"It was overrun with illegal immigrants: Visigoths, Franks, Anglos, Saxons and Vandals, who at first worked as servants but then came so fast they did not learn the Latin language or the Roman form of government," he rumbled in a Tennessean op-ed, using his best Moviefone voice. Last year, to hammer home his chaos theory, Crafton spent three minutes addressing the council in Japanese.
"As if we were all about to break out in Mandarin," says Jameson.
Then came Mayor Bill Purcell's veto. With it arrived what appeared to be a makeover for English Only. But in reality, the changes amounted to nothing more than a semantic reshuffling of the deck: The late provision that kept the bill from encompassing all Metro activity, such as the time-sensitive and community-affecting business of dialing 911 to report a mugging or call for an ambulance, had already been a part of the original bill.
With the superficial change in legislative language came a shrewd change in the argument's focus. No longer was the bill aimed at illegals. According to Crafton, his legislative Priority One is the momentum of legal immigrants into mainstream society.
"This is a perfect analogy," says Crafton. "If I wanted to build up my muscles, do I have to go into the gym and lift weights? Or can I sit there and watch someone else lift the weights for me? It's the same way with the English language. You have to get in and jump in and be immersed if you want to succeed. And I know because I've learned a different language and a different culture."
But while Crafton has publicly played the shepherd for the past two years, behind the scenes Crisp has been zapping the flock's haunches to goose it in the right direction. Particularly controversial was a fundraising email Crisp wrote last July, which suggested today's immigrants are an inferior breed to the hardy souls of yore.
"All of us have observed immigrants who have historically been peer-driven to learn English and to assimilate into our great culture," Crisp wrote. "But now it seems that many groups segregate themselves into ethnic enclaves and produce peer pressure to remain 'loyal' to their nation of origin. Sadly in general, today's immigrants are not the same as those of our past and seem to want to reap America's bounty while not committing to our culture."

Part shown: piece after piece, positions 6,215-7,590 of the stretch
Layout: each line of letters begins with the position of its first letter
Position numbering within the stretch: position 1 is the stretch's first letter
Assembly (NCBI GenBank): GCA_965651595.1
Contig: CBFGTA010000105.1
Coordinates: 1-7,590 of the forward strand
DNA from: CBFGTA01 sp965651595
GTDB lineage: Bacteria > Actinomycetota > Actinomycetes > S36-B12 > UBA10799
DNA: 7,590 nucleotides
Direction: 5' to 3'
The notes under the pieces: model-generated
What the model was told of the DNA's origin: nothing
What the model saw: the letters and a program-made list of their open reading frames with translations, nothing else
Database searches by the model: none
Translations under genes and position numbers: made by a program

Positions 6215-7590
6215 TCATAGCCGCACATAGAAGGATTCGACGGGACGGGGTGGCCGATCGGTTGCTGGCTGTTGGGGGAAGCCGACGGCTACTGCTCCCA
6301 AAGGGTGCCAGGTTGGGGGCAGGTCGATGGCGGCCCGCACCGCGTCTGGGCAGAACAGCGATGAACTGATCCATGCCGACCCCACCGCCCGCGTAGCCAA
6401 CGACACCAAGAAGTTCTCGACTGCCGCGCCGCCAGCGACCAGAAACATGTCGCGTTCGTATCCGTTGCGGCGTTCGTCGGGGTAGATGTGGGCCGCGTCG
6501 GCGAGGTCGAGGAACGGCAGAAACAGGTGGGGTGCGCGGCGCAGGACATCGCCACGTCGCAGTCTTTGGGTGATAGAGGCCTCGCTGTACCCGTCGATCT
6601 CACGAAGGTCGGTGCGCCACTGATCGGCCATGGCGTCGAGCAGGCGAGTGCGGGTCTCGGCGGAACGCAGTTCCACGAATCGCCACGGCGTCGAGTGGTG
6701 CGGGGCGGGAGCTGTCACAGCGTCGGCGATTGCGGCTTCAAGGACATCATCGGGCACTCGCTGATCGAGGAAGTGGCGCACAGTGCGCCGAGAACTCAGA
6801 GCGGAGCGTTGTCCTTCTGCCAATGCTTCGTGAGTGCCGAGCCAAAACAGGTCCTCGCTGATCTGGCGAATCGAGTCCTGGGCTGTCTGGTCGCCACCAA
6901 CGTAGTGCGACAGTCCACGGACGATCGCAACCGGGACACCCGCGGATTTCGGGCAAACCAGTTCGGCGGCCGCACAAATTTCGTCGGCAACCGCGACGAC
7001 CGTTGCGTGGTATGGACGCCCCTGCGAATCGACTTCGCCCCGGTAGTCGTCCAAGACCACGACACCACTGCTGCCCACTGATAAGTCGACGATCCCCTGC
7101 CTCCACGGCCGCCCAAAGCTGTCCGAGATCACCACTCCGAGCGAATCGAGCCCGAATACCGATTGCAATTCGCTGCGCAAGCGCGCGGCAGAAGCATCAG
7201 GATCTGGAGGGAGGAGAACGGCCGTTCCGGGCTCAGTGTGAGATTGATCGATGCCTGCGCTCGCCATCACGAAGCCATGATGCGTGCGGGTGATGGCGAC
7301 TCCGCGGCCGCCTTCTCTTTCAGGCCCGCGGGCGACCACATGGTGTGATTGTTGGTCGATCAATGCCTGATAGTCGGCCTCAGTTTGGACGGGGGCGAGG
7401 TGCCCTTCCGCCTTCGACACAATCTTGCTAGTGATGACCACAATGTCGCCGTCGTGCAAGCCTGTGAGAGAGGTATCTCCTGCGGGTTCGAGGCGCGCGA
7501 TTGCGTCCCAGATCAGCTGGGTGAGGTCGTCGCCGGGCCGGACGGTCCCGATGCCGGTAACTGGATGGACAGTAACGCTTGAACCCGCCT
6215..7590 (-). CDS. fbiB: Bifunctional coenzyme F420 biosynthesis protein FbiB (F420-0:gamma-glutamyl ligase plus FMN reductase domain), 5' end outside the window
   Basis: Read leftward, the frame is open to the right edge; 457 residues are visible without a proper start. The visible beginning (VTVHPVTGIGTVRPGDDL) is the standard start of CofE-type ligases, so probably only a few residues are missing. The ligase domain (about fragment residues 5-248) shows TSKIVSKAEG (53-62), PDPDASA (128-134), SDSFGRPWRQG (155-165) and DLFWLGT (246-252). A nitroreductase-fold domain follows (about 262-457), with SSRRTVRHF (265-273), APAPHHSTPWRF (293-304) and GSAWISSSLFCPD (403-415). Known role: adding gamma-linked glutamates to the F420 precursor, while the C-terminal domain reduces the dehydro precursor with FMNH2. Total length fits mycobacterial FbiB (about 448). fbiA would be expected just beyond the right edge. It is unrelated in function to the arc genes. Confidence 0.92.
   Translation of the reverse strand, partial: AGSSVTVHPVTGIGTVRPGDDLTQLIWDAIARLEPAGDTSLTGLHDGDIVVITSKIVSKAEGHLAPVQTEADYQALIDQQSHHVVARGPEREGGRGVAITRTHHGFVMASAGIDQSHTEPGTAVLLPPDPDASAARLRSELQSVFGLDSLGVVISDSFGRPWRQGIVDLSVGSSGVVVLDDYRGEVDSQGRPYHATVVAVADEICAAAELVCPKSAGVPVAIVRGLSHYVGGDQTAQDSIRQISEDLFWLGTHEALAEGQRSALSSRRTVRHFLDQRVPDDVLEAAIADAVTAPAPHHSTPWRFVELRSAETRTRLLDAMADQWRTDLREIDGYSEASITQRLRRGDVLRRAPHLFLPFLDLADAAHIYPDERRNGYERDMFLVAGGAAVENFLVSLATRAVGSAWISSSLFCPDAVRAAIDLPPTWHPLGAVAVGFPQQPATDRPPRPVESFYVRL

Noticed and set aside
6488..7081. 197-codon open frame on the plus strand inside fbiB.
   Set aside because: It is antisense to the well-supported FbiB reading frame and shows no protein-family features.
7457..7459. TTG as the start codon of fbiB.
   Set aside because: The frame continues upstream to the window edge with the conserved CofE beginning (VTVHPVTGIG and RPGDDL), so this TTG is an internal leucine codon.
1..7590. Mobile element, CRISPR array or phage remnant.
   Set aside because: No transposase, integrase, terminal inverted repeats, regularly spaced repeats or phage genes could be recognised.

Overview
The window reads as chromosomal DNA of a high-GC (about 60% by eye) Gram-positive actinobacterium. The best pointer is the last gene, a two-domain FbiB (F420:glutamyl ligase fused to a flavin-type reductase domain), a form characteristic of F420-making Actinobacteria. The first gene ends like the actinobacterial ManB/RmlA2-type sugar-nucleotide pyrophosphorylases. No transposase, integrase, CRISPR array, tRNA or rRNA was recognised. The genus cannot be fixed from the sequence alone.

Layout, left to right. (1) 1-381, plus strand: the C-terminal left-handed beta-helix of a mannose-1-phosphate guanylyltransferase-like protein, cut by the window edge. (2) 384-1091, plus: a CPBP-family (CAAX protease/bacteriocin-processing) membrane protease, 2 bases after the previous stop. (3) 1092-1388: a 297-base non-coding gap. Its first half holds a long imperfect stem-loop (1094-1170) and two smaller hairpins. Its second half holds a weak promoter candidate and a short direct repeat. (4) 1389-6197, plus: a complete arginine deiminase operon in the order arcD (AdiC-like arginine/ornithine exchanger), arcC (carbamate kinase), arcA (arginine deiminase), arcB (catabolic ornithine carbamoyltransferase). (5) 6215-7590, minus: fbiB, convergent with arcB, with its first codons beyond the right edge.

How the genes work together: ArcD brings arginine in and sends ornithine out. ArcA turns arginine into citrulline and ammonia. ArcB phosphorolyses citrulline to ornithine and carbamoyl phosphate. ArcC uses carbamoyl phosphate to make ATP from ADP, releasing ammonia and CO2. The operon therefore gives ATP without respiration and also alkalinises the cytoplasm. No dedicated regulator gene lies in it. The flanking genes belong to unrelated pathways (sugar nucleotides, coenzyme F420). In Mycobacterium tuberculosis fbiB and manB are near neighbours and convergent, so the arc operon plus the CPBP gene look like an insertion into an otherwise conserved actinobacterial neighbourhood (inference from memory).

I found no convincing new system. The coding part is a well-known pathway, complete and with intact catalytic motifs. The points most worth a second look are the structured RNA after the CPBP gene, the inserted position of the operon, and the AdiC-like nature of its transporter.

To immigrant advocates, such statements ignore the proven path of most every American newcomer since the days of Lower East Side tenements: First generation lands, second generation learns.
"The history of our country speaks for itself," says David Ferreira of the U.S. Hispanic Chamber of Commerce. "Immigrants acculturate themselves. It's a fact. When was the last time you heard someone complaining about Italians not speaking English?"
If Eric Crafton originally intended English Only to unite the city, he has accomplished his goal. Just not, perhaps, in the way he might have hoped.
From church pews to boardrooms, from the far left to the far right, opposition to the bill has made for some unlikely bedfellows. In September, 100 disparate groups, dubbed Nashville for All of Us, made their first public appearance as the official anti-English Only guerrilla movement.
The composition of their ranks was so diverse, it almost sounded like the start of a bad joke: The Chamber of Commerce, the ACLU and a union walk into a bar...
For the opposition, the bill offers a grab-bag of objections. Conservatives sputter and twitch over the half-million dollars in public money the election will cost. Executives wring their hands at the impression the bill will make in a region that's worked to convince foreign companies their money is welcome. Others worry the city will lose millions in lucrative convention business if unions that include rank-and-file Hispanic employees get the idea they're not wanted. They point to Kansas City, where the parks-board appointment of a member of the vigilante Minutemen Civil Defense Corps prompted the National Council of La Raza—the U.S.' largest national Hispanic civil rights and advocacy organization—to take their 2009 convention elsewhere.